If you are not short of funds and can “go for the gold,” as it were, a pure real from-the-tree latex mattress is as good as it gets. Theoretically, the imitation foam is identical to the stuff from the trees, but every report indicates people who buy real natural latex are happier with their mattresses.

We believed we had the most comfortable bed in the world. It was, for about 16 years.

I think the new one is going to work out. After five days, it’s softening up and getting comfortable. But we can still trade it for 90 days.

Not bad, right?

A Short Summary

If you have the money, buy a natural latex mattress, the best you can afford. Not only will your bed be your most comfortable place, it will outlast any other mattress you can buy. I wish I could have afforded another one, but we couldn’t come up with the money.

If you are a stomach or side sleeper, consider making an effort to sleep on your back.

Make your bed really comfortable! These are Beegod pillows and I love them. Who knew pillows could make such a difference?

If you don’t have an adjustable bed, consider getting one. If you have back problems or asthma? Raising the bed makes it better. I originally got ours because of asthma, but it turned out to have many other values too.

Also, get a great pillow or two. Yes, they also matter.

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22 replies

  1. Thanks for this. I need a new mattress. I’ll revisit this when I go to buy one 🙂


    • I did a lot of looking around and checking before I bought, so I figured I might as well use all the information I gathered. I hope it helps. This is most of what I was looking for 😀


      • Thank you. I need a new mat. but I don’t know which to get. I don’t think soft, I can’t turn over, but I don’t want hard because my bones ache. It’s somewhere in the middle, but dang. I hate memory foam, it conforms to your body and then you can’t sleep any other direction. so your post was indeed helpful.


  2. I found that if I drink two pints of gin I can sleep anywhere.


  3. Good advice.


  4. Bob’s is obviously still in their growth phase, because they just came to my area earlier this year… judging by their sudden appearance on radio ads anyway….

    That said… there is a local furniture store in town (Probably not coincidentally located near a railyard) that offers suspect furniture for an absolute steal (And cash only… making them even shadier). I got my mattress (queen, since full and queen were the same price), box springs, and a metal frame all for about $300 nine years ago. One corner of the frame has already collapsed, but that’s what books are for. Other than that… it sleeps just as good as any other bed I’ve ever been in. And with back problems of my own since my mid 20’s, no bed I’ve ever been in… even at fancy hotels… has been any better or worse than my $300 bed that probably fell off a box car.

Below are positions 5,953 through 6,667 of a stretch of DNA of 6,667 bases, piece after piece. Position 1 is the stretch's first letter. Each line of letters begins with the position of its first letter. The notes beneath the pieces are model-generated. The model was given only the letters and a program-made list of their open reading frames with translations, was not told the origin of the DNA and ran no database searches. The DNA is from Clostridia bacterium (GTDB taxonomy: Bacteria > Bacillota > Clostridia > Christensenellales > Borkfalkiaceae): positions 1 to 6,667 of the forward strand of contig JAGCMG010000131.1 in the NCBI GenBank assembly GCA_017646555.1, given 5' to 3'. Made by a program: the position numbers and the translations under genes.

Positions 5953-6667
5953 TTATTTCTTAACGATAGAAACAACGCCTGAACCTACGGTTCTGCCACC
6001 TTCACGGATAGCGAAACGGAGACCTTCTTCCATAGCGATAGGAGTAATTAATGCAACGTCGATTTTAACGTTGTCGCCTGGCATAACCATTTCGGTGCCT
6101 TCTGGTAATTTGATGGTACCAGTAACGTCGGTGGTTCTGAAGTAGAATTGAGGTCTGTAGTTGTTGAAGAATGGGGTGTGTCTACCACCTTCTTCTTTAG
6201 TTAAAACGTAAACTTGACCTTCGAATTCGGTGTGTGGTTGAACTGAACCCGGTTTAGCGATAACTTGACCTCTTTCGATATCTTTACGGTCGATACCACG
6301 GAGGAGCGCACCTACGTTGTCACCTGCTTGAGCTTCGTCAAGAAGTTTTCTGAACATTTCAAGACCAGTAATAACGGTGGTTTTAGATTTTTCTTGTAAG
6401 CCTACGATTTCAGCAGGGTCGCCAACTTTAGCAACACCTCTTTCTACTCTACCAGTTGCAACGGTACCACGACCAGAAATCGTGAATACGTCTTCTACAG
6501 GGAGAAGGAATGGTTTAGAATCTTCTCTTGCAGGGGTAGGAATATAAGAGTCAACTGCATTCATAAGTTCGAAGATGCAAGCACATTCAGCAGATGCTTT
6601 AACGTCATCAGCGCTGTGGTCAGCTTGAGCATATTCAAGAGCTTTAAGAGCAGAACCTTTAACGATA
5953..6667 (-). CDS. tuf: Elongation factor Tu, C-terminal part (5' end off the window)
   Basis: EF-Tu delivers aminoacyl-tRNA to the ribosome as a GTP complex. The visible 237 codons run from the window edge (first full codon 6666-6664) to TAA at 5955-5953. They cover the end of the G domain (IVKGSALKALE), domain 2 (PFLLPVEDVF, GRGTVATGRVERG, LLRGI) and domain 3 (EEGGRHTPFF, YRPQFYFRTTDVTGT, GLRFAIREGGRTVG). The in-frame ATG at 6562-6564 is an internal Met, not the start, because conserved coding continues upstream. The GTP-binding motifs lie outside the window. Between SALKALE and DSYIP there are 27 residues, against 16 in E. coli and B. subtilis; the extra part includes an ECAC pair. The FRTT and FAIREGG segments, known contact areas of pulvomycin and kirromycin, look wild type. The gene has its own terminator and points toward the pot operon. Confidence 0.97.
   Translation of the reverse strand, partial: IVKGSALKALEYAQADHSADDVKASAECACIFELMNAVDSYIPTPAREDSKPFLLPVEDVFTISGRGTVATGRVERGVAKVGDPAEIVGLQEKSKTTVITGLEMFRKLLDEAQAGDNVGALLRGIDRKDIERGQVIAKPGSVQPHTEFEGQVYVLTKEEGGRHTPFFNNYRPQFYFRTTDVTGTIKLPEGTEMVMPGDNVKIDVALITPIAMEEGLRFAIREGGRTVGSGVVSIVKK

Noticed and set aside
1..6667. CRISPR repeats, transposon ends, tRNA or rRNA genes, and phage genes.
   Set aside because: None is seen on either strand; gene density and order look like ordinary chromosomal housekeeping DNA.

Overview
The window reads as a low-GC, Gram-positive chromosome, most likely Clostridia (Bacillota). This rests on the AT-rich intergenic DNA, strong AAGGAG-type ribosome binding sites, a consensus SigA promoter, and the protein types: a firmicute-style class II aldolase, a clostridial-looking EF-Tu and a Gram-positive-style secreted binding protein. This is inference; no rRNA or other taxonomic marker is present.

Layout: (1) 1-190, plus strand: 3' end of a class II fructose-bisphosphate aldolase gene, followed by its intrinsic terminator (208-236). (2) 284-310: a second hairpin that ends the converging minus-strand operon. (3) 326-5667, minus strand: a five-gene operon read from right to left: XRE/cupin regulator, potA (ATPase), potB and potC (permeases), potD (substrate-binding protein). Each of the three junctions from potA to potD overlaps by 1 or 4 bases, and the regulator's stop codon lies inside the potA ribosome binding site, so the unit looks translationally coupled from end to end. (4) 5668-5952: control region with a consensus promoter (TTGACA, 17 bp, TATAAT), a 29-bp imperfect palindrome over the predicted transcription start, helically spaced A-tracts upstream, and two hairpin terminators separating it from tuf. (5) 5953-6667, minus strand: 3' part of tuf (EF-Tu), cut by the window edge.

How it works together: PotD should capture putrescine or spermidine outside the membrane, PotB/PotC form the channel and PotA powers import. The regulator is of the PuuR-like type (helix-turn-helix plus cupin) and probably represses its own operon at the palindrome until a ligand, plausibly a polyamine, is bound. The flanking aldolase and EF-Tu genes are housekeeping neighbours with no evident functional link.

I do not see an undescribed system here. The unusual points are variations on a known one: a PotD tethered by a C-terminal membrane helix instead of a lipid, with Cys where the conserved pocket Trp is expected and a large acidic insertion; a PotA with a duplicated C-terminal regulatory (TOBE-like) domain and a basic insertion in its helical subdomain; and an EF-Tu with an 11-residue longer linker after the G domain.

• Bob’s is less expensive than the other furniture stores — a LOT less expensive than the very good one in town. And has what are said to be very durable warranties. But this also presupposes he would be around in ten years when something happens. Except that in ten years, we’ll need a new one, warranty or not.

      I would never pay cash for furniture. I’ve been burned too many times by too many shysters. I can’t afford any more people stealing what little money I’ve got.


  5. A comfortable bed and a good nights sleep are sooooooo important to well being. The older I get, the more I appreciate it. Memory foam works well in our house.


  6. I am a side sleeper. My mattress, which I’ve had for about 8 years, has a memory foam top over innerspring coils. It’s actually quite comfy, but it’s a California King and cost me a bit more than a grand. But I wasn’t retired when I bought it and now I am, so I’m hoping I won’t outlive this mattress.


    • Coil mattresses sometimes live a bit longer than any kind of foam (except real latex). The problem is that the coils will probably last a long time, but the foam on top won’t. It just disintegrates over time, no matter what you do. It’s the nature of foam.

      Liked by 1 person

  7. I have always heard that latex was truly one of the more comfortable surfaces to sleep on, but that after a few years the latex disintegrates and turns into latex powder or dust, and loses its advantage. So, is this mattress, you’re touting, made of some other form of latex? I sleep on a “Sleep Number” myself which is guaranteed for 20 years. Mine still works but I did have to replace a couple of bladders. The failures were my fault as I built my own bed but did not provide a good stable surface for the mattress. It only took me 25 years to discover my mistake…. 🙂


    • Real latex, made from trees that grow in the ground is what I’m talking about. Most latex is chemically reproduced and doesn’t hold up as well. But even FAKE latex doesn’t disintegrate and turn to powder. Ours was incredibly comfortable for 15 years and not bad for another year after that. I added a “topper” at that point and got two more years out of it and there was NO disintegration, but it started getting uneven. Both of us are side-sleepers. Hard on your body and equally hard on the mattress.

      But real latex does NOT disintegrate. I suspect people say that because they can’t afford it. But you do have to be sure you are actually getting real latex. Stores sell foam and call it latex and that will last between six and eight years and then disintegrate because that’s what foam does — gel infused or not. Latex — the real thing — is not the same product, not made the same way. It is chemically entirely different. There is “manufactured” latex which technically is the same as natural latex (and is certainly much cheaper), but it is NOT the same. If it doesn’t come from tree sap, it isn’t real latex.